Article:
Pair of Ambrotypes of Mary and Moses Penrock, Members of the Kennett Square Underground Railroad Network, by Isaac Rehn, c. 1854.
Philadelphia: 1854. Ninth plate ambrotypes in a union case, measuring 2 ½ x 2 ⅛ inches (visible) in larger case. With the identification of (Isaac) Rehn, with his imprint and “Patented July 4 & 11, 1854” imprinted on the case. A fine pair. Item #List1708
A striking pair of ambrotypes of Mary and Moses Pennock, who were members of the Kennett Square Underground Railroad network as well as active members of the Kennett Square abolitionist and Quaker community. Moses was one of the founders of the Longwood Progressive Meeting. In R.C. Smedley’s History of the Underground Railroad in Chester and Neighboring Counties of Pennsylvania, (Lancaster, Office of the Journal, 1883), the Pennocks are mentioned on p. 301 as working as part of the network surrounding Isaac and Thamazine Meredity. Their son Samuel, who would go on to secure important agricultural patents, is also mentioned twice.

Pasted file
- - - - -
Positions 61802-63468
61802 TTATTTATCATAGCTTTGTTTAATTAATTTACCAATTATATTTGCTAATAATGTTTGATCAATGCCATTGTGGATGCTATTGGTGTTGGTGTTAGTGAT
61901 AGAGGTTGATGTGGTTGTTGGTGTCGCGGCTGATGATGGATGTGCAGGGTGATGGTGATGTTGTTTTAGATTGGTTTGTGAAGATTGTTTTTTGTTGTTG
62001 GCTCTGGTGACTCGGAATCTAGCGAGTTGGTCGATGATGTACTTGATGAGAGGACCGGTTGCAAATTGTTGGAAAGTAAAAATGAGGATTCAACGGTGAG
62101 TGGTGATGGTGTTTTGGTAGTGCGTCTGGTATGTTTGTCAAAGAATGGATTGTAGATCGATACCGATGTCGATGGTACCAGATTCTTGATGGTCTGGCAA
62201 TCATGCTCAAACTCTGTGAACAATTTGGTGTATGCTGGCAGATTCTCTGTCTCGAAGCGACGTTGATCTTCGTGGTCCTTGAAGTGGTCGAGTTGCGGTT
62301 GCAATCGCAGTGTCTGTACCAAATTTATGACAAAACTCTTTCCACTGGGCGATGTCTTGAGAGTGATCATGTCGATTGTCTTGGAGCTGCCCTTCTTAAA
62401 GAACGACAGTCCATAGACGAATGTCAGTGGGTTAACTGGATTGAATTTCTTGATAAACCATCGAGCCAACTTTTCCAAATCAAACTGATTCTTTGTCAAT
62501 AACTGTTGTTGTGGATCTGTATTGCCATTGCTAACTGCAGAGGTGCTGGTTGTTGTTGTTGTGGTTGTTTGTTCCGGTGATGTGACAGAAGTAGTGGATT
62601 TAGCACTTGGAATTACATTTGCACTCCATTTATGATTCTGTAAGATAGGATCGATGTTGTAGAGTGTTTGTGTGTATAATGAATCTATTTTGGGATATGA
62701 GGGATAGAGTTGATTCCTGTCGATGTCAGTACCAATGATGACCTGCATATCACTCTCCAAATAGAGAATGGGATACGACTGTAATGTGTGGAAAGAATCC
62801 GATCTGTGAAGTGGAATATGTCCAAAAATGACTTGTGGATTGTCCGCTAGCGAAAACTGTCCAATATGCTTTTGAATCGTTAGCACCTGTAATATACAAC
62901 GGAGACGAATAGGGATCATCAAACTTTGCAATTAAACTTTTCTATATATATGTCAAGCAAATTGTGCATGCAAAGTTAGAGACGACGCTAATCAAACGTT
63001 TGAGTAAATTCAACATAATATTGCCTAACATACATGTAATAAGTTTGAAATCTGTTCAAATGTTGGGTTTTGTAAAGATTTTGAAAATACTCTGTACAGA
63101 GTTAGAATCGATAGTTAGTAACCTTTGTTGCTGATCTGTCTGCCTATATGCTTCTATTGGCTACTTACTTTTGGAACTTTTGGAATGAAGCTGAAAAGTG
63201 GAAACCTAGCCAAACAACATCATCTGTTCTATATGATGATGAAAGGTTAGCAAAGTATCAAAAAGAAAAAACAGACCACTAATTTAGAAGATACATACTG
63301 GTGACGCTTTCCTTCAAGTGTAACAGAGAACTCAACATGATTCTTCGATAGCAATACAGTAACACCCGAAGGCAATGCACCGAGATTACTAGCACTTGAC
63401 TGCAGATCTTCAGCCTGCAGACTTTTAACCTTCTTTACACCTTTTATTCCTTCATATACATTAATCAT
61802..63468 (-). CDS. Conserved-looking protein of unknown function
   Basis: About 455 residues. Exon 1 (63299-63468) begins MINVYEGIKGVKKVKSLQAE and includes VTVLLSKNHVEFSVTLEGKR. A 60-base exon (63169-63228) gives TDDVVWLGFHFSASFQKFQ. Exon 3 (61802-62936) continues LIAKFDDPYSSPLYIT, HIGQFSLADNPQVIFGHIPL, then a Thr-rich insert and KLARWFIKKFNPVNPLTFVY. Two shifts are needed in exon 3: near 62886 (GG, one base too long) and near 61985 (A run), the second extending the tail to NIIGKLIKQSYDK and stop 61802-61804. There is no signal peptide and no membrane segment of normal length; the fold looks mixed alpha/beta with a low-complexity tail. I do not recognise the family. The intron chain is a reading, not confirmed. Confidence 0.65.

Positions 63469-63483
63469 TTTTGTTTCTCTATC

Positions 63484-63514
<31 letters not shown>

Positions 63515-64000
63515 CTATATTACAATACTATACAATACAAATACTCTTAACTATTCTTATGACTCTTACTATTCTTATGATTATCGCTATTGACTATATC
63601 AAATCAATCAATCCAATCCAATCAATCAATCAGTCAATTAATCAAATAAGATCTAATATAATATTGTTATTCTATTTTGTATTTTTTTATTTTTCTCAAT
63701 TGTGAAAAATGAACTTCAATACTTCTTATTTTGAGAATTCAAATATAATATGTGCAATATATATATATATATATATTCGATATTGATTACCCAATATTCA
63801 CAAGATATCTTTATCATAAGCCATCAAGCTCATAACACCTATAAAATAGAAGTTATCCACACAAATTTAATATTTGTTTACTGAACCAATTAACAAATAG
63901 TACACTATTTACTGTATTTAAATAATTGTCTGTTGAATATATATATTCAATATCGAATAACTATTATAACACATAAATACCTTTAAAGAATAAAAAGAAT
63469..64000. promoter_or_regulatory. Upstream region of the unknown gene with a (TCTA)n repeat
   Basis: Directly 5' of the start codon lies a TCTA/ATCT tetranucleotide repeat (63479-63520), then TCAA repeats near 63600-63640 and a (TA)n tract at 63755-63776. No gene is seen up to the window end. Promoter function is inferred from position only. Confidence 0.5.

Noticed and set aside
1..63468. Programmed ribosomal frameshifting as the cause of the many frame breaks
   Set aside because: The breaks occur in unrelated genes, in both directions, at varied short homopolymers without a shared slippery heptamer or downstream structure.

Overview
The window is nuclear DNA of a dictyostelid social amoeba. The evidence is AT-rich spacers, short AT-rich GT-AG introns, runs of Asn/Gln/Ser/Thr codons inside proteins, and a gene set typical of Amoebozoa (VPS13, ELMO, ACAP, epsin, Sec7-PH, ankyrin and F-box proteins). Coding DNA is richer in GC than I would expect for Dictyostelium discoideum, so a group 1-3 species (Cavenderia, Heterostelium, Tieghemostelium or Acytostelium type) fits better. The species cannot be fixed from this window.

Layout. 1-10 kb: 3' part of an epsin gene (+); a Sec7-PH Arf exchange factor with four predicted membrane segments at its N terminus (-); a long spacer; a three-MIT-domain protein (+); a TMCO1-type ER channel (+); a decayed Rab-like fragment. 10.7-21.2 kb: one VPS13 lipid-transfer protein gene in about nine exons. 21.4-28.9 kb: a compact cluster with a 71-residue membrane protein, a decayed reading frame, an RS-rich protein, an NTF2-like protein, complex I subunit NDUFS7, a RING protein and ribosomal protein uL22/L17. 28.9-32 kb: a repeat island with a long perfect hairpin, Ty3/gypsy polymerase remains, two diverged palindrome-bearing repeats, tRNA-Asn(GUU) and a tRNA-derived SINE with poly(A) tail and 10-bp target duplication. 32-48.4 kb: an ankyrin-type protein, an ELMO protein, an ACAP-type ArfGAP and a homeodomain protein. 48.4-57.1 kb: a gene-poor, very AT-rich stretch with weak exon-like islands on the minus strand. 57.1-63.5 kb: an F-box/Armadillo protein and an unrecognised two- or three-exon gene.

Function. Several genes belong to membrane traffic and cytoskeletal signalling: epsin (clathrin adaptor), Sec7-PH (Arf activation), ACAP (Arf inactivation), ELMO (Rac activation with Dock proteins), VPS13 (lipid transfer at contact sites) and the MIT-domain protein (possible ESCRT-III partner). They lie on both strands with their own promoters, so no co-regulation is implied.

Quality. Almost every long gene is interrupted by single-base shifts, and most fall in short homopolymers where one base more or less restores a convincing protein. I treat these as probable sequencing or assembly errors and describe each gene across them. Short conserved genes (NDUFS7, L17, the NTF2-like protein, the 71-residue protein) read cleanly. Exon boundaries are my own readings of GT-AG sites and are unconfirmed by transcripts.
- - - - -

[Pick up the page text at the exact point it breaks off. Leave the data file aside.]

The images are notable from a photographic history perspective as well, as being early examples of the ambrotype process that had been patented in part by fellow Quaker and spiritualist Isaac Rehn. Rehn held a partial patent on ambrotypes, along with James Ambrose Cutting of Boston, and became unpopular among other photographers for his efforts to extend his patent. He later practiced spiritual photography and was a Professor Chemistry at Pennsylvania Medical University in Philadelphia. Rehn was also involved in radical politics as a founder and leader of the Philadelphia section of the International Workingmen’s Association, which was later disenfranchised by Karl Marx, along with several other American sections. Examples of Rehn’s work are held at the National Gallery of Art, the Library Company of Philadelphia, and Yale’s Sterling Memorial Library.
Overall a very fine and significant pair of images.